Start thinking about it now.  

  3. Understand the difference between Justification and Transparency

    There is no abdication of responsibility associated with intelligent technologies. Sundar was clear on this point in his interview and it should be equally clear in every CEO’s mind. There is no excuse of “the machine did x.”

    Understanding what the machine is doing is paramount. Transparency is knowing what algorithm was used, which parameters were used in the algorithm and, even, why. Justification is an understanding of what it did, and why in a way that you can explain to a reporter, shareholder, congressional committee or regulator. The difference is material and goes beyond some vague promise of explainable AI.

    While much has been written on deep learning – the majority of the work is in academic settings. There is a reason for this, neural networks (convolutional, recurrent or otherwise) are a black box. There are very few settings in the real world, potentially none, where performance is more important than understanding.

    Consider something as simple as a churn predictor. If one approach yields a 50% better prediction, you still need to understand why. If you don’t – and it turns out the improvement is driven by redlining certain neighborhoods based on socio-economic indicators there will be explaining to do. This is one of the more benign examples. Thinking about ethical considerations of which customer gets offered what services is another can of worms.  Additionally, if one doesn’t understand what a technology is doing, one is vulnerable when it begins to malfunction.  If one does not understand how it is working, one cannot effectively  identify reasons for the failure or ways of correcting it.  

    Go beyond transparency, your job likely depends on it.

  4. Take a realistic view of your data problem

    I am intimately aware of the challenges presented by today’s data landscape. Siloed, distributed, unstructured, unlabeled – there are as many terms as there are “big data” vendors. That doesn’t change the simple fact that your data will never be perfect. Ever.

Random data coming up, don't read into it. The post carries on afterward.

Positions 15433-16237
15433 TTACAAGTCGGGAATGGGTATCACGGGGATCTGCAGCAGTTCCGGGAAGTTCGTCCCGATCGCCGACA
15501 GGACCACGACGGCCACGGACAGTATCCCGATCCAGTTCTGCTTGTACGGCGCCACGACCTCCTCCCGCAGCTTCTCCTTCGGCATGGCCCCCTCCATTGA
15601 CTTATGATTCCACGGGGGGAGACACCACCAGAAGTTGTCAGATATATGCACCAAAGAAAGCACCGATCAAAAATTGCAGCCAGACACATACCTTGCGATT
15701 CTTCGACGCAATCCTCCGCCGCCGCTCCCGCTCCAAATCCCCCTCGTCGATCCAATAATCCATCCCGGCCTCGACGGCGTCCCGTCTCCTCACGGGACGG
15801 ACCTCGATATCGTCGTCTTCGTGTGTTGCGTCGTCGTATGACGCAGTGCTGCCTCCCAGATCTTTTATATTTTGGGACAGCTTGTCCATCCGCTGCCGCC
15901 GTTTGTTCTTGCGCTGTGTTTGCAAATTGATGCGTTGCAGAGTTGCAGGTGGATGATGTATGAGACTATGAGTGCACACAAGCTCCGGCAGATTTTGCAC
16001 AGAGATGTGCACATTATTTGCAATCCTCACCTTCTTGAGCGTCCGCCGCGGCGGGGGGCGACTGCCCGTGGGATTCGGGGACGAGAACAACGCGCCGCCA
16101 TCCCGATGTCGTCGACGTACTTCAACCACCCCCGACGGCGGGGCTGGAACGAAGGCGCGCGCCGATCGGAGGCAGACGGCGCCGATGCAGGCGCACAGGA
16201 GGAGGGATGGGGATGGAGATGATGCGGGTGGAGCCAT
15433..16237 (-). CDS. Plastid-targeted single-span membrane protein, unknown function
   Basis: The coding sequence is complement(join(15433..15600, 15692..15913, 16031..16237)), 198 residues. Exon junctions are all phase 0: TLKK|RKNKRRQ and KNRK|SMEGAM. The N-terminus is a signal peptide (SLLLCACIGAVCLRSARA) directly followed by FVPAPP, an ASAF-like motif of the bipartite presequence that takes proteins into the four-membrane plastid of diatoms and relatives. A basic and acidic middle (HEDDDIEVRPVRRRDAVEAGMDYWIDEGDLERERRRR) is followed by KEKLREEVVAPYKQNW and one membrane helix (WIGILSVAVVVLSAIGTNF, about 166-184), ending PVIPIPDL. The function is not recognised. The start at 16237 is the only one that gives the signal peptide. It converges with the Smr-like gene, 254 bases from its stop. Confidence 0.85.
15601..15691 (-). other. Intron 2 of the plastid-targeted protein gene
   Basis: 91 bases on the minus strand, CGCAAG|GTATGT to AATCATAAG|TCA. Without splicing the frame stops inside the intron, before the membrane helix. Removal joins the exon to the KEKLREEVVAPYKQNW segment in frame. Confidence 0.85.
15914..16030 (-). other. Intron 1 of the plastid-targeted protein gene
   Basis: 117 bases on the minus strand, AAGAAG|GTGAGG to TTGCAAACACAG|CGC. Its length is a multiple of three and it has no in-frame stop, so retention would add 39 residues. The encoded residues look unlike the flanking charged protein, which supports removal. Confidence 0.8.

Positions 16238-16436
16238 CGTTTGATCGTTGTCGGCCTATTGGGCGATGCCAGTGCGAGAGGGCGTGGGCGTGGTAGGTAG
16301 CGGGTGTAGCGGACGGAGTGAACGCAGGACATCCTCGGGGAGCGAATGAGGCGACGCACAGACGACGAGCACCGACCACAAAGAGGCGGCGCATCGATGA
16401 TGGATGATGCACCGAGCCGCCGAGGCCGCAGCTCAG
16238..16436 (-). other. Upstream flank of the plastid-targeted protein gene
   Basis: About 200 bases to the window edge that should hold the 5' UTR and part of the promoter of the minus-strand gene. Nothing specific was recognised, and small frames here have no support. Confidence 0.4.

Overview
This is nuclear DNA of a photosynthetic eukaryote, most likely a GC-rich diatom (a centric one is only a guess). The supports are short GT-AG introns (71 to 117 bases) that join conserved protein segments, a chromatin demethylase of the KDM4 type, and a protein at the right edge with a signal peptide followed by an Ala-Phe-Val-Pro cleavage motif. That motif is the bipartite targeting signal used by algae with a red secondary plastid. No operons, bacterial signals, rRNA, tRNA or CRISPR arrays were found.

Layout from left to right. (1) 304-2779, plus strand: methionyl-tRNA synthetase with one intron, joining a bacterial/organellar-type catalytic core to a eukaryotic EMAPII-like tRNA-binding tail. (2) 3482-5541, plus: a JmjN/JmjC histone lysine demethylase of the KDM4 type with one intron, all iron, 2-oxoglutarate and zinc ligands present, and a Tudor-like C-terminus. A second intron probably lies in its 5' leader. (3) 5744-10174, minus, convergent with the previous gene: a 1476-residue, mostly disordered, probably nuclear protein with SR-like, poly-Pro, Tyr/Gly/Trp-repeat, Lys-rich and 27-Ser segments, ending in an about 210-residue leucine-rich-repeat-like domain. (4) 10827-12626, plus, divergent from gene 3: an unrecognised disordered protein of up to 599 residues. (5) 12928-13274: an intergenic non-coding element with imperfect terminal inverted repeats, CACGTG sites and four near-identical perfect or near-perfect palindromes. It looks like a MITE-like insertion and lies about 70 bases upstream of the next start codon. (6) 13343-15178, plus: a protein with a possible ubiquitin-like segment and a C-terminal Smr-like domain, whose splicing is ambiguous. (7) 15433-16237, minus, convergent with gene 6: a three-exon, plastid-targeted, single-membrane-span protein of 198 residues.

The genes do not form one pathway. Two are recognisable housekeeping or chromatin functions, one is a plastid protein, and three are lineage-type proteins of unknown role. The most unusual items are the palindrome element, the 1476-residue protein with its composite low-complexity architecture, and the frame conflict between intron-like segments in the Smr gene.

The inclination is to wait until everything is just right before attacking the analytics portion. As noted above, waiting has real costs in emerging world of AI. If your data is really a mess, get focused on it. If it is sort of a mess, get going with AI.

    Data is like fuel, more refined is better, but any will do when you are trying to get away from Jason Voorhees.

  5. Think about scale

    Scale is another one of those words, like “big data” that has been stripped of its meaning by overuse and misuse. Fundamentally, however, scale is about having the capacity to grow, unfettered by constraint.

    When you think about intelligence in your organization, and you think about the organizational implications, you have to think about scale.

    Scale matters because scaling an organization in the AI era is different.

    Scale comes in multiple dimensions. It can be computational resource scale. It can be database scale. It can be headcount. But there is a different dimension of scale that is frequently overlooked – and that is UX scale.

    UX scale is the ability to build interfaces that provide the biggest leverage to a broad swath of the organization.

    To impact the entire organization AI needs be packaged in something familiar to your users. That is generally an application. Larry Ellison got on board with this concept the other day, indicating he was going to bake it into everything Oracle does (he better get the memo on Justification vs. Transparency). He was going to use the trusted vehicle of an application to carry his AI vision into the market. That is probably the right answer.

    AI needs UI.

There is a quite a bit to chew on here, but if I were to try and distill it I would do so as follows:

Make AI less abstract by attacking that mission critical objective inside your organization. Create urgency, reduce abstraction and don’t forget the attendant advice in the process.

Good luck, now get going!